A devoted young widow has started training to become a transplant nurse – after her beloved husband tragically died from heart transplant complications.
Brave Louise Hughes, 26, was heartbroken in May 2018 when Dave, 32, the father of her baby boy, passed away 11 weeks after getting a new heart.
Employed as a nursery worker at the time, Louise was inspired to embark on her new career after being overwhelmed by the “amazing” nurses who cared for her husband.
The mum-of-one started an access course at college just four months after Dave’s death and started a three year adult nursing degree last month.
When she qualifies Louise wants to specialise as a transplant nurse and work at Wythenshawe Hospital, where her husband received much of his care.
Louise, from Wigan, said her and Dave’s son George, now three, knows all about his daddy and is aware of the journey his mum has embarked on.
The University of Salford undergraduate said: “Losing Dave was the hardest thing George and I will ever go through.
“Even though it was so painful it was amazing to see the way the nurses cared for him and also dealt with us.
“I developed such a close bond with them.
“At the time I did think to myself that I’d like to be involved in helping people somehow.
“But I never thought I would be clever or brave enough to become a nurse.”
Just a month after Dave passed away, while Louise was still grieving the tragic loss, she decided she wanted to become a transplant nurse.
She applied to get on to an access course and within just a few months had begun attending classes.
Louise said: “I decided that I could make a difference and help people in the same way I was helped.
“As the family member of a transplant patient I’ll know exactly what people are going through.
“I feel like I’m in a perfect position to do the job well.”
Her husband Dave, a trainee mechanic, had fought serious health problems since birth because of a congenital heart defect meaning his main arteries were the wrong way round.
In 2013, one year after he met Louise, Dave’s condition deteriorated to the point doctors told him he would eventually need a heart transplant to survive.
In February 2018, as Dave’s health was beginning to decline, the family received the life-changing call they had been waiting for and travelled the Newcastle Freeman Hospital to undergo the gruelling 12 hour surgery.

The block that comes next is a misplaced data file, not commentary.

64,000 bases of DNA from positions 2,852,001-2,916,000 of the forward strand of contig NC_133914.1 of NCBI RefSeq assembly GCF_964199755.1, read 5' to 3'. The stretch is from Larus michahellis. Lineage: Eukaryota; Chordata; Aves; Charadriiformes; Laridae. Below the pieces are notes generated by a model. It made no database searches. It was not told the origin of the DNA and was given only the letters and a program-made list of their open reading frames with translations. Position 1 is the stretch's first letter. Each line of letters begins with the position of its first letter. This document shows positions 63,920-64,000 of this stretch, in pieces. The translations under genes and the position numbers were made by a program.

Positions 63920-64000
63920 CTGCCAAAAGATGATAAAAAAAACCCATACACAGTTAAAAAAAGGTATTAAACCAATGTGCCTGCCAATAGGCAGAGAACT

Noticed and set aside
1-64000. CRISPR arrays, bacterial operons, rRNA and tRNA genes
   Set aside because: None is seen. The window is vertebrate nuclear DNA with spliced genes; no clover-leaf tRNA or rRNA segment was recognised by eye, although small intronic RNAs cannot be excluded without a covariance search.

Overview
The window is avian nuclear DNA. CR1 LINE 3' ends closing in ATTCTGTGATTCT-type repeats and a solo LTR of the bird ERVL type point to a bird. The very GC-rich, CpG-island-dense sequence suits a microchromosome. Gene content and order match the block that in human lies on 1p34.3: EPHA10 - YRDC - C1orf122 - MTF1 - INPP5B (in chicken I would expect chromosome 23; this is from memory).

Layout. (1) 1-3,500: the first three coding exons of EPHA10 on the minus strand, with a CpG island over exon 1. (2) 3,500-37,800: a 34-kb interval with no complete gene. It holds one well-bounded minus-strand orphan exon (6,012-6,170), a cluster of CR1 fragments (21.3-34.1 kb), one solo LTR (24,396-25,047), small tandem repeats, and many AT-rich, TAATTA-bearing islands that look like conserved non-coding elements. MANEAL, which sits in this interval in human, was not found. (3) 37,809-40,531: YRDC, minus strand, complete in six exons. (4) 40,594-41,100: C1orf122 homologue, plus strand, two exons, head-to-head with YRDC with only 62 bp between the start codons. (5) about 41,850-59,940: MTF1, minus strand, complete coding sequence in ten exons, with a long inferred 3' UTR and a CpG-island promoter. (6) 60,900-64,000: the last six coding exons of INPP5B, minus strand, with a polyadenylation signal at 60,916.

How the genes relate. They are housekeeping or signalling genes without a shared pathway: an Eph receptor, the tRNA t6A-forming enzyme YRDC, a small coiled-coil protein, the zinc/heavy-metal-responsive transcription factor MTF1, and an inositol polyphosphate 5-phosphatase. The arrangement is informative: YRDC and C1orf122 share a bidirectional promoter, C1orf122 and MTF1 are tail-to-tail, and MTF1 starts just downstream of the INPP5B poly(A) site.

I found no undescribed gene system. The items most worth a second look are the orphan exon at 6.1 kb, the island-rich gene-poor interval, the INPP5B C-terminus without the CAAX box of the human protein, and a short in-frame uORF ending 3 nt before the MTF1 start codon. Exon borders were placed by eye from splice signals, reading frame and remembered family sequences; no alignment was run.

He was unconscious for two and a half weeks after the op, and Louise arranged for their wedding to take place in hospital on March 23, once he woke.
The ceremony, with only nine close family members and friends including baby George, was arranged by hospital staff.
Just six weeks after their marriage, while Dave was still at Newcastle Freeman, his health took a drastic downturn as it emerged his donated heart was failing.
In order to have another heart transplant he would have had to regained enough strength to undergo a significantly more risky procedure.
The suffering dad was also told that this might not be possible until at least the end of the year, in order to give his body the maximum chance of recovery.
But Dave did not want to put his family and friends through any more pain and he broke the news to his heartbroken family that he was going to die.
He passed away in Louise’s arms on May 1, 2018,
Louise and her family now host a memorial fundraising event on February 22 every year, which was the day in 2018 Dave got his heart transplant.
The drive is to raise money for the Freeman Heart and Lung Transplant Association (FHLTA), which supported the family throughout their ordeal.
“The FHLTA were absolutely incredible throughout Dave’s illness,” Louise said.
“I had to give up work because I was missing so many days and they stepped into help.
“We were given accommodation at the hospital so we could stay over and they even said they would pay for my petrol between there and Wigan.
“When you’re in that situation the last thing you want to worry about is money.
“Raising money for them now to say thank you is the least we can do.”
Within the past 18 months Louise and her family have raised a whopping £21,000 for the FHLTA.
Their events, which also pay tribute to Dave’s donor, include raffles, prizes and donation boxes.
A spokesman for the Newcastle Freeman Hospital, where Dave was treated, has this afternoon thanked Louise for her tireless fundraising.
They said: “We never fail to be humbled by the people who support us and Louise has been an inspiration both in terms of campaigning to raise awareness of the importance of organ donation and in raising funds.
“We are really grateful for her support.”
One of Louise’s main goals is to have people arrange for their organs to be donated before they pass away.
You can donate here: https://www.justgiving.com/crowdfunding/fhlta?utm_id=66&utm_term=xk68YzkZV